#ThrowbackThursday – Unfaithful

Original US release date: May 8, 2002
Production budget: $50,000,000
Worldwide gross: $119,137,784

Adrian Lyne’s Unfaithful was an erotic thriller back in 2002 – before another franchise came along with its own version that glorified physical and emotional abuse.  There’s none of that, here, as this film highlights and calls out the characters on their bad behavior, while also allowing audiences to address their own personal bad sides by watching beautiful people act out their forbidden fantasies for them.

There’s something about forbidden fruit, isn’t there?  Everyone has fantasies.  Often, those fantasies are of the frowned-upon nature.  Most people don’t act upon them and likely wouldn’t even if they had the opportunity.  It’s just a psychological thing, rather than a true desire.  We like the idea that we’re capable of doing these things if we wanted to, and that tends to be enough.  But what if it isn’t?  What are the possible consequences?  That’s what Adrian Lyne addresses in this steamy thriller starring a pair of stars who just happen to double as extremely talented and visually appealing eye candy.  It’s a good mix.


Sex sells. And there’s plenty of it – or in some cases, the suggestion of it – in Unfaithful.  Unlike some films, this movie truly did need to be rated R in order to present itself honestly and with artistic integrity.  The cast is ready and willing to put their game faces on and take their clothes off, though never in an especially gratuitous fashion.  And, while in the moment, these scenes serve as titillating visual spectacles, they also serve a dual purpose.  Because a film like this – one that centers around a wife (Lane) cheating on her husband (Edward, Gere) with a younger, arguably hunkier (I’ll let those of you better-qualified than I decide that) man (Paul, Olivier Martinez) – isn’t going to be all fun and games.  When things start to go south, the viewer almost (or maybe totally?  Am I revealing too much of myself, here?) feels guilty for enjoying those earlier scenes, just as Lane’s Connie Sumner does.  The more “enjoyable” those scenes are, the more impact the Great Fall has, later on in the film.  Lyne also directed Fatal Attraction, so he gets it.  He was the perfect choice to helm this film.

The narrative isn’t particularly groundbreaking, in and of itself, and mostly plays out in a believable – yet predictable – fashion.  Yet, when the obvious story elements play themselves out, the viewer is left to wonder how it will all wrap up.  There are many different paths the story can take in the final few minutes, and it becomes a genuine curiosity as to which of those paths will be taken.

Many would write this film off as trashy schlock, but that would be a reactionary error.  There’s substance to the film.  In contrast to the Fifty Shades series, Unfaithful actually illustrates negative consequences for bad behavior.  Neither the material nor the behavior are glorified.  And, as I mentioned earlier, though much of the story is predictable, it also plays very organically; I can easily see real people in the real world behaving and reacting in the ways these characters behave and react.  It isn’t phony or exacerbated for the Hollywood Effect.  It all feels very honest.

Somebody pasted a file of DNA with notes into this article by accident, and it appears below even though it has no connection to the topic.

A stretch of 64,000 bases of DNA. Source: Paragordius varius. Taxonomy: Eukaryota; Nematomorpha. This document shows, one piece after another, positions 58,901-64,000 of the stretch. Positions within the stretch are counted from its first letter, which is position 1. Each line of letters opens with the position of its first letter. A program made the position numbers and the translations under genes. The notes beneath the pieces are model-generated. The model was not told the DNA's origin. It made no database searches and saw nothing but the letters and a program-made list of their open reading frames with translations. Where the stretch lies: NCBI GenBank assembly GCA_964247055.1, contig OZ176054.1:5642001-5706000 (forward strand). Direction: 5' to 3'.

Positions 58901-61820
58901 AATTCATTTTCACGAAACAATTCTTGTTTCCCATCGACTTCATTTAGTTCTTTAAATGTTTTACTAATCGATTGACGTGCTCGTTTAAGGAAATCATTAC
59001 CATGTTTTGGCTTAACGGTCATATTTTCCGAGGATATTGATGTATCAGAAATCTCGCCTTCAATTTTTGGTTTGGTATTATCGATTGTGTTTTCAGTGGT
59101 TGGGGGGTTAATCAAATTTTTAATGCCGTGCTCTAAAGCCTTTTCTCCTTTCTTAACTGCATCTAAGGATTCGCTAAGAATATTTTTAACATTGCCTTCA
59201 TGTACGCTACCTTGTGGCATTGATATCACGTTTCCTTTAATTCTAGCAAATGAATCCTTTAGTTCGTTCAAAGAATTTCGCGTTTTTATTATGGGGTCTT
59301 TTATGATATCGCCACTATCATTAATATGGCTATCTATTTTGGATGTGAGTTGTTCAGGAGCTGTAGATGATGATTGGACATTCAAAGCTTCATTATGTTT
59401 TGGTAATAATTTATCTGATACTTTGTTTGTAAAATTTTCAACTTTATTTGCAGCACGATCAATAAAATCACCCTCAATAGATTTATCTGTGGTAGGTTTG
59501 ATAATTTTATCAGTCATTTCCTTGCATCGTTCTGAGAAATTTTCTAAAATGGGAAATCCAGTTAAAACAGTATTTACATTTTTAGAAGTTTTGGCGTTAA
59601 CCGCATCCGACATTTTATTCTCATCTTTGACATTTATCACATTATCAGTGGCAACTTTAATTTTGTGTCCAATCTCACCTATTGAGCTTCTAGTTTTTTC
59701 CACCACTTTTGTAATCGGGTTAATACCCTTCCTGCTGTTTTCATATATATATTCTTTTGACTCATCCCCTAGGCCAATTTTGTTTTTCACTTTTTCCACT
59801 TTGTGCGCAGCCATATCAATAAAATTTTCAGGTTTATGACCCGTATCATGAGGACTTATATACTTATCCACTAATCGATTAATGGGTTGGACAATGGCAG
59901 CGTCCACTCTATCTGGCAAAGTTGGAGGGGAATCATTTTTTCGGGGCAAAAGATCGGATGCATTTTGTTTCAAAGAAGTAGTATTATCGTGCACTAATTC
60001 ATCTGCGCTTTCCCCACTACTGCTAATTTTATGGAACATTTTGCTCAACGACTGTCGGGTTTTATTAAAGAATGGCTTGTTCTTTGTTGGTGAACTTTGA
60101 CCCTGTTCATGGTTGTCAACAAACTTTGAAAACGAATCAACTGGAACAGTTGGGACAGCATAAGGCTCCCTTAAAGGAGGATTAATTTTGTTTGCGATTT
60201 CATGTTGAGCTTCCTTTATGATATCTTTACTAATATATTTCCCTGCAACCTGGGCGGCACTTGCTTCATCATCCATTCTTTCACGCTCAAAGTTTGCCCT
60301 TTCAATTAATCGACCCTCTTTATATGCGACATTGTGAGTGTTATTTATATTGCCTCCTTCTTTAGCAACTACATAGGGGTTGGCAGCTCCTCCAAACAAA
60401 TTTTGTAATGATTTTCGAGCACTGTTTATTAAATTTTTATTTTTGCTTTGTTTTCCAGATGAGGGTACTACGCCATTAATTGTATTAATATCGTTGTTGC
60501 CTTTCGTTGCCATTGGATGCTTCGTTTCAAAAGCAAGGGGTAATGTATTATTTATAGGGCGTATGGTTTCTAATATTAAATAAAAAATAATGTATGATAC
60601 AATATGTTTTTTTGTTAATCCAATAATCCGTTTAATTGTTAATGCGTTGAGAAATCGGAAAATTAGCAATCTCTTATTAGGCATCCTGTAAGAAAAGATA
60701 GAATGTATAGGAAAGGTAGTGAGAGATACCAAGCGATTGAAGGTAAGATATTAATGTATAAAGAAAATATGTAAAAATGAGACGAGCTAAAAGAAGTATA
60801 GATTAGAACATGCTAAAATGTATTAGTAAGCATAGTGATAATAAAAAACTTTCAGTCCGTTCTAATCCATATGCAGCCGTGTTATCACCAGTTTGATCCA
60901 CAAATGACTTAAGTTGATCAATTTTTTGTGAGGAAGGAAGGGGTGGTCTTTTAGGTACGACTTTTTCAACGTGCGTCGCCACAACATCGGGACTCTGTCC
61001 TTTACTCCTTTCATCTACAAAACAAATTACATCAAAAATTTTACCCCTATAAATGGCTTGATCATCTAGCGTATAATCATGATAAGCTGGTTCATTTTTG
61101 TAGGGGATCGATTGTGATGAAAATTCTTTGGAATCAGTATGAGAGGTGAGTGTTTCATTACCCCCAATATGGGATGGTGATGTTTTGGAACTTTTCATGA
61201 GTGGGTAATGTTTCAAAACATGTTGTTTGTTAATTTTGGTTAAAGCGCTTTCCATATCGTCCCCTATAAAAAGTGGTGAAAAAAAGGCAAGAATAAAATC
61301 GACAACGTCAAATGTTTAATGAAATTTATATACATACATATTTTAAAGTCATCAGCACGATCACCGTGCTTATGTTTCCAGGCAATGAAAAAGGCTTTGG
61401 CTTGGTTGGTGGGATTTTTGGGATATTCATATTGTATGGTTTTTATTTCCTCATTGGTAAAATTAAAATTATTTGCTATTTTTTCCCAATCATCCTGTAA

A huge reason for that is the dynamic duo of Diane Lane and Richard Gere.  Say what you want about the subject matter, there’s no question that both Lane and Gere deliver what may be their best performances.  Lane does a remarkable job of externalizing Connie’s internal conflict in a very natural, humanistic way.  She communicates entire tomes with simple facial expressions, allowing the viewer to read her mind just by giving a look or shifting her body language.  Gere doesn’t have as many opportunities to shine as Lane does, but when he gets one, he is unflinchingly powerful.  These characters are painfully, heartbreakingly flawed and vulnerable, and the viewer will feel as conflicted as they do, being so mad at them while simultaneously feeling bad for them.  Both actors are tremendous, but Lane, especially, is at the top of her game, here.  (I just now, after typing this, did some quick research and am unsurprised to discover that Lane scored Best Actress nominations at the Academy Awards, the Golden Globes, the Screen Actors Guild Awards, and more.  I didn’t remember that.  Well-deserved.)


Unfaithful is exactly the kind of film that people who think they know whether a film is good or bad before they actually see it will write off.  Everyone else will see it and be pleasantly surprised.  I had seen the movie, but not for over a decade and I’m glad I re-watched it for this column; it reminded me of why I’ve been a Diane Lane fan for so long and that Richard Gere is severely underrated, himself.  Those who are insightful enough to appreciate quality filmmaking should give Unfaithful a look, even if your instinct says otherwise.  But if you’ve already decided it’s horrible because it’s about sex/an affair, I can’t imagine you’ll be open-minded enough to change your mind as you watch it.  But make no mistake, the film is solid, Gere is haunting, and Lane is spectacular.

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